If an allergen provokes an allergic reaction to a puncture or intradermal skin test, you’ll develop a raised, red, itchy bump (wheal and flare) that may look like a mosquito bite. A nurse will then measure the bump’s size.

After the nurse records the results, he or she will clean your skin with alcohol to remove the marks and allergen droplets. Then you’ll meet with your doctor to discuss the results and possible treatment options.

A positive skin test means that you may be allergic to a particular substance. Bigger bumps usually indicate a greater degree of sensitivity. A negative skin test means that you probably aren’t allergic to that particular allergen.

The accuracy of skin tests can vary. You may react differently to the same test performed at different times. Or you may react positively to a substance during a test but not react to it in everyday life.

In general, skin tests are most reliable for diagnosing allergies to airborne substances, such as pollen, pet dander and dust mites. Because diagnosing food allergies can be complex, you may need additional tests or procedures.


Resources:

https://www.health.harvard.edu/diagnostic-tests/allergies-scratch-test.htm
http://www.mayoclinic.com/health/allergy-tests/MY00131/UPDATEAPP=false&FLUSHCACHE=0

Categories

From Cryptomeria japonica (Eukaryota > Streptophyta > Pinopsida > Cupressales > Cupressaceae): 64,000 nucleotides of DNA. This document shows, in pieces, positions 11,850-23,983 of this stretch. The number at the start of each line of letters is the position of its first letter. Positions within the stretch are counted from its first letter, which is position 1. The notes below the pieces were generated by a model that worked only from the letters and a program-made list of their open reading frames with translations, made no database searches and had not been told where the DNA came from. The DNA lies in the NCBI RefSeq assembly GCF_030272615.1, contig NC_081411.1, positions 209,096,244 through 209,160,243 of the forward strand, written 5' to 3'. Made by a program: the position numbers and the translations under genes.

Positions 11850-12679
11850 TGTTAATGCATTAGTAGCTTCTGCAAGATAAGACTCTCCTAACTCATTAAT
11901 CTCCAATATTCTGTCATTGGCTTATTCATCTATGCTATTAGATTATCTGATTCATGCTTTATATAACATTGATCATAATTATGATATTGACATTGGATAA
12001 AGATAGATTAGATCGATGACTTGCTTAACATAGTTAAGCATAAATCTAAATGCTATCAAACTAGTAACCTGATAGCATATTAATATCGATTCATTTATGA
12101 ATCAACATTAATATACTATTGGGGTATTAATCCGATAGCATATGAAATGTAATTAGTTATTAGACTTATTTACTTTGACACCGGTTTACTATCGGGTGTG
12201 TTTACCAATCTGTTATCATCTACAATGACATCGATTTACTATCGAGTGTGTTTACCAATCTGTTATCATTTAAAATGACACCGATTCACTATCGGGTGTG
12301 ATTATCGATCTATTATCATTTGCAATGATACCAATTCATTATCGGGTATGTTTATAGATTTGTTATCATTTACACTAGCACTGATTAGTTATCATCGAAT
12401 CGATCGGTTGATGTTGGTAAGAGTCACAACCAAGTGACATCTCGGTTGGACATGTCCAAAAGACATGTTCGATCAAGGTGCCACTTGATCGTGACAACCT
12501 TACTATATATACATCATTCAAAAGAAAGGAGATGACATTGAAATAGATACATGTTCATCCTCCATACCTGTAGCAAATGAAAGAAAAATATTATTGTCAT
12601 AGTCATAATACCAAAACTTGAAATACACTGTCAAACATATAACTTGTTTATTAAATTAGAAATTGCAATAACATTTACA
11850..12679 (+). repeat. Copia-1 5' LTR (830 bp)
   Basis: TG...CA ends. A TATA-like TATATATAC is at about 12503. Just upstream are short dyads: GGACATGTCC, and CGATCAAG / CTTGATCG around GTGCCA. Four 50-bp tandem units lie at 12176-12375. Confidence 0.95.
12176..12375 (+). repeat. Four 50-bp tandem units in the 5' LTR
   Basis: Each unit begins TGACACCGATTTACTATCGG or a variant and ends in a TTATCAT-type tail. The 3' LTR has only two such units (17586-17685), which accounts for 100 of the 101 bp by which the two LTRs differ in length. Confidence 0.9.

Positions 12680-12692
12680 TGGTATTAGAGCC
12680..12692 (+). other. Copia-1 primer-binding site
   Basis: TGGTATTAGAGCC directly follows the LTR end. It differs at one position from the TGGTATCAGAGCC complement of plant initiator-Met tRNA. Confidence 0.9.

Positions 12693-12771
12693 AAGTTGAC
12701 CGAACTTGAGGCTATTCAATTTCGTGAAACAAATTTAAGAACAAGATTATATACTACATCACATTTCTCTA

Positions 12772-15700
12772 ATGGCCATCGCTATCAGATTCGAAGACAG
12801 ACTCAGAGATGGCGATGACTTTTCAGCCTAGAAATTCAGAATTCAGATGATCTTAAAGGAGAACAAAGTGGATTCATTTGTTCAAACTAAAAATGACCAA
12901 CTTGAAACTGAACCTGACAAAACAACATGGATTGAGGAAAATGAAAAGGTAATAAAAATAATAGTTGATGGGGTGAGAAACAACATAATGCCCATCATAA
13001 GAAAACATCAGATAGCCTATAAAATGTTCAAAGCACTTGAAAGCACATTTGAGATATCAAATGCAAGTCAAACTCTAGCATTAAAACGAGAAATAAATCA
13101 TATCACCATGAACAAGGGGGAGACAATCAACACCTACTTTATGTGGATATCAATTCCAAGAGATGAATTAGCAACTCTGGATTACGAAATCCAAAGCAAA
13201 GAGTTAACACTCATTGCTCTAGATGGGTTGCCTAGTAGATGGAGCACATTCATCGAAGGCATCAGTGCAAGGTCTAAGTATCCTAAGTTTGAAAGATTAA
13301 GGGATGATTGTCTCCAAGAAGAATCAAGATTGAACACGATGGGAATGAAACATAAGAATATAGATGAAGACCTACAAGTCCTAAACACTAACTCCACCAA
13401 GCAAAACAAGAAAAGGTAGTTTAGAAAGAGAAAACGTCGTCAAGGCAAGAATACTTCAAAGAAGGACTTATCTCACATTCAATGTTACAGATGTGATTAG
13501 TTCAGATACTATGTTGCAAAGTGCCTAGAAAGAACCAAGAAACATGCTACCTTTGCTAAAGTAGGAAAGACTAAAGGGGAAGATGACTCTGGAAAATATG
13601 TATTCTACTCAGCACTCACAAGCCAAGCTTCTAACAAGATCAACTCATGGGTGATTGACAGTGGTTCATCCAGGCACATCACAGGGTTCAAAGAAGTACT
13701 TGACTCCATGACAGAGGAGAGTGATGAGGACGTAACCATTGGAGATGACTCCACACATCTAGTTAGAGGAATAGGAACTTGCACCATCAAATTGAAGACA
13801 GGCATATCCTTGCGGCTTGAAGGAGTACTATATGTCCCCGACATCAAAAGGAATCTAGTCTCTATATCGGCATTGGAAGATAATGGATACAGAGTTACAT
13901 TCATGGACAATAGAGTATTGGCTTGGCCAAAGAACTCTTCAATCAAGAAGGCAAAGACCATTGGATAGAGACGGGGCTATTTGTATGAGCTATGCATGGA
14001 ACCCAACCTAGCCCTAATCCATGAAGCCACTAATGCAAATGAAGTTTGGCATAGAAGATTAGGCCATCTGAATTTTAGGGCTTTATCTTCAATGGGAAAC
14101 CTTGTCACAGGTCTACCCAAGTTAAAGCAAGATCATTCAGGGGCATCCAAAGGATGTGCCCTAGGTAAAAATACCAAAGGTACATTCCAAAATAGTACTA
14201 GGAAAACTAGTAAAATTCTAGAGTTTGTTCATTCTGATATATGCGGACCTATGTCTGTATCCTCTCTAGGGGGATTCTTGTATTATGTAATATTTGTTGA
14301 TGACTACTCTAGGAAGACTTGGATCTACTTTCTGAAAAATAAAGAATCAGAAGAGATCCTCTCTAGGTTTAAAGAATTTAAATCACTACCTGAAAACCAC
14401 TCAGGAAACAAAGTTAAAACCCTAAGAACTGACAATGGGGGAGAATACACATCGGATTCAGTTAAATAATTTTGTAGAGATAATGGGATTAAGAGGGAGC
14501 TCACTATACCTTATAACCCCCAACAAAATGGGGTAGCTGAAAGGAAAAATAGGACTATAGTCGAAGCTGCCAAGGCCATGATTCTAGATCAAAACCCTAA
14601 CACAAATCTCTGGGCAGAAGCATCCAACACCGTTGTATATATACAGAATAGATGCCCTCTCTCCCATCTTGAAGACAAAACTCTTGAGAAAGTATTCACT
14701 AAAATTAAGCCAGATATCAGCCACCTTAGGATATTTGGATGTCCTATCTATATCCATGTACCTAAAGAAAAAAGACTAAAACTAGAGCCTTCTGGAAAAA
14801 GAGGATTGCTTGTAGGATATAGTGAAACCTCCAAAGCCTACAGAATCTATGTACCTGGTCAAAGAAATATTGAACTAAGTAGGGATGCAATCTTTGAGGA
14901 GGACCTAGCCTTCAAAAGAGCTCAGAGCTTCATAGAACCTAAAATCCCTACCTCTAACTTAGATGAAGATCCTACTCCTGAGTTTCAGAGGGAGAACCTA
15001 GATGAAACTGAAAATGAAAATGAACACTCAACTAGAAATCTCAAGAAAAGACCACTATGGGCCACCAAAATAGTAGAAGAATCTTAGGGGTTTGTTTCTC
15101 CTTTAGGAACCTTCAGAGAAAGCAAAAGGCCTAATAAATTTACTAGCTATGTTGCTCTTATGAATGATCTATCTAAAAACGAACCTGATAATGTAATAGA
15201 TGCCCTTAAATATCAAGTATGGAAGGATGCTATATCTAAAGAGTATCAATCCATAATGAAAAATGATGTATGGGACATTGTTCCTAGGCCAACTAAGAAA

Ailmemts & Remedies

Anaphylaxis

Allergy skin testing
Image via Wikipedia

Definition:

Anaphylaxis is a rapidly progressing, life-threatening allergic reaction.It is a type of allergic reaction, in which the immune system responds to otherwise harmless substances from the environment. Unlike other allergic reactions, however, anaphylaxis can kill. Reaction may begin within minutes or even seconds of exposure, and rapidly progress to cause airway constriction, skin and intestinal irritation, and altered heart rhythms. In severe cases, it can result in complete airway obstruction, shock, and death.

Anaphylaxis is an acute systemic (multi-system) and severe Type I Hypersensitivity allergic reaction in humans and other mammals. The term comes from the Greek words ana (against) and phylaxis (protection). Minute amounts of allergens may cause a life-threatening anaphylactic reaction. Anaphylaxis may occur after ingestion, skin contact, injection of an allergen or, in rare cases, inhalation….CLICK & SEE